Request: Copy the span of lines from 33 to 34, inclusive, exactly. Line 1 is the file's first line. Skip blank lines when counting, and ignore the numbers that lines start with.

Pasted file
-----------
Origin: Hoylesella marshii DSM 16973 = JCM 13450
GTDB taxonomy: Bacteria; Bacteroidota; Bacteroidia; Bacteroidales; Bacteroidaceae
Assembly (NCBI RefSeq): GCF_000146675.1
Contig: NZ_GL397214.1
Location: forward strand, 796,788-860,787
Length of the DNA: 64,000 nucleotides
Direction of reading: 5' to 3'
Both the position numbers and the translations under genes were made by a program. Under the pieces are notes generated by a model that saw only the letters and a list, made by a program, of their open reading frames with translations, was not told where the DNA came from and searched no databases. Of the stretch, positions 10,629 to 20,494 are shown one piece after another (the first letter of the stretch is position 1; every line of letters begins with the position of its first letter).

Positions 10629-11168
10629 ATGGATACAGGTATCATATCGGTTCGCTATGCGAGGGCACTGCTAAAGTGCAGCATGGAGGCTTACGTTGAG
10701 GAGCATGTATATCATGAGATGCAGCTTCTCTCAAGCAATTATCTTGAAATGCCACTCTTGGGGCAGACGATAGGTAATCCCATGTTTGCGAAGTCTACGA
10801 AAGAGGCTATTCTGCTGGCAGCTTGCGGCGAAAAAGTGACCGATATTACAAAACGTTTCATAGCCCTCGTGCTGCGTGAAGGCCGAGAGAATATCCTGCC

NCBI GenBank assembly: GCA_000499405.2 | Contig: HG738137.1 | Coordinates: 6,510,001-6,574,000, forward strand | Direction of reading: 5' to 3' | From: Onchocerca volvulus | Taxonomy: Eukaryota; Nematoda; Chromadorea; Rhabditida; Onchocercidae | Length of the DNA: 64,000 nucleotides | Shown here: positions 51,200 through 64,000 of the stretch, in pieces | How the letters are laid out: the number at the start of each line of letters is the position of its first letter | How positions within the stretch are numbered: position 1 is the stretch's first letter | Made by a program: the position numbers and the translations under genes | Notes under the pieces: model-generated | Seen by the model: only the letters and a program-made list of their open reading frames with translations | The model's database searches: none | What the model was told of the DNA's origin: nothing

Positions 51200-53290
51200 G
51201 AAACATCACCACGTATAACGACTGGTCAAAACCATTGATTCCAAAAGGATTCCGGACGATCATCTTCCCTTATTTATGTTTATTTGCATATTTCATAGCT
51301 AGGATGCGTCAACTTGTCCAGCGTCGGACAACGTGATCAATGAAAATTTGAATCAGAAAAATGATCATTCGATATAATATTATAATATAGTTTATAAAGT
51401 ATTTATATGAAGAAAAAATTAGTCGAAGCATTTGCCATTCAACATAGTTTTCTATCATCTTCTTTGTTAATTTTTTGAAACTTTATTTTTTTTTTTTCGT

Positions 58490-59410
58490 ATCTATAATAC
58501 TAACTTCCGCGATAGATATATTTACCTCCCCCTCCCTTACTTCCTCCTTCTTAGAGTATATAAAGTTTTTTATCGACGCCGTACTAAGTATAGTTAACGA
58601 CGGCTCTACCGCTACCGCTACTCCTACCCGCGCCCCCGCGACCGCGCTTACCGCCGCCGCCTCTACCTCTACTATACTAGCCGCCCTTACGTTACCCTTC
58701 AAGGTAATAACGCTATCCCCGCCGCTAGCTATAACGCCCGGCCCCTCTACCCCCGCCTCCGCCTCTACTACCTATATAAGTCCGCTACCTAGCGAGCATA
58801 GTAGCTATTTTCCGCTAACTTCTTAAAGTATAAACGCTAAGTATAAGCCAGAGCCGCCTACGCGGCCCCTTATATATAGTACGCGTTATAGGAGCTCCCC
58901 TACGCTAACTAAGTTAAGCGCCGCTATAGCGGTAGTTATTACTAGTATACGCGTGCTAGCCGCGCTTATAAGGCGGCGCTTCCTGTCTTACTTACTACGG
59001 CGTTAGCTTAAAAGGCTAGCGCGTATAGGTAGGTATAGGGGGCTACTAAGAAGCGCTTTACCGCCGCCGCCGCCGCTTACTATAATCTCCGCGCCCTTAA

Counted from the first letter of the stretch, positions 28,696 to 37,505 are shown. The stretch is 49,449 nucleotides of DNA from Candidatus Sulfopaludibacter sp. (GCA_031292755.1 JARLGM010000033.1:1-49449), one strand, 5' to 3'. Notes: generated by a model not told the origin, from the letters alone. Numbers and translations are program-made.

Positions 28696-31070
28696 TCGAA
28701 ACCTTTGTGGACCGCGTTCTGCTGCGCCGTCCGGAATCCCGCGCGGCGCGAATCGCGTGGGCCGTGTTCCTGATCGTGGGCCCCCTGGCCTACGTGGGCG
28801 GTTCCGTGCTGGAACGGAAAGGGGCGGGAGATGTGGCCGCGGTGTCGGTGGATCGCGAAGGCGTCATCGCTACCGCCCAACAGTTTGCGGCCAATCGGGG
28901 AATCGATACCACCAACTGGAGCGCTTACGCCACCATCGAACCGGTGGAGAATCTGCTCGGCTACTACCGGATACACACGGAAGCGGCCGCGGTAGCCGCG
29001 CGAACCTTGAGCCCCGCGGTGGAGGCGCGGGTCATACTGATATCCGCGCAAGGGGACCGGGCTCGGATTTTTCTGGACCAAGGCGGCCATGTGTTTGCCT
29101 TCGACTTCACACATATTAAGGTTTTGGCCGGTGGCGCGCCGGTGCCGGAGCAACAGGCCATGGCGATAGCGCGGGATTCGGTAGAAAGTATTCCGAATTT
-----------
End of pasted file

29001 CGAACCTTGAGCCCCGCGGTGGAGGCGCGGGTCATACTGATATCCGCGCAAGGGGACCGGGCTCGGATTTTTCTGGACCAAGGCGGCCATGTGTTTGCCT
29101 TCGACTTCACACATATTAAGGTTTTGGCCGGTGGCGCGCCGGTGCCGGAGCAACAGGCCATGGCGATAGCGCGGGATTCGGTAGAAAGTATTCCGAATTT